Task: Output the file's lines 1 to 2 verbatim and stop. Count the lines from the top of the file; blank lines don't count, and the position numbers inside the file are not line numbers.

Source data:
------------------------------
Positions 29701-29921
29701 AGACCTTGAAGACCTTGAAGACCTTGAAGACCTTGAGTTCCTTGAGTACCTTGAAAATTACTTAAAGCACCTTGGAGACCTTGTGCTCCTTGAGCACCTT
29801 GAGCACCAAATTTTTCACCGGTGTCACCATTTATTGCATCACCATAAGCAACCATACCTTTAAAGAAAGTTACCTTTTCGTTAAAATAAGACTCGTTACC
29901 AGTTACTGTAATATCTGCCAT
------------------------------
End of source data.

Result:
Positions 29701-29921
29701 AGACCTTGAAGACCTTGAAGACCTTGAAGACCTTGAGTTCCTTGAGTACCTTGAAAATTACTTAAAGCACCTTGGAGACCTTGTGCTCCTTGAGCACCTT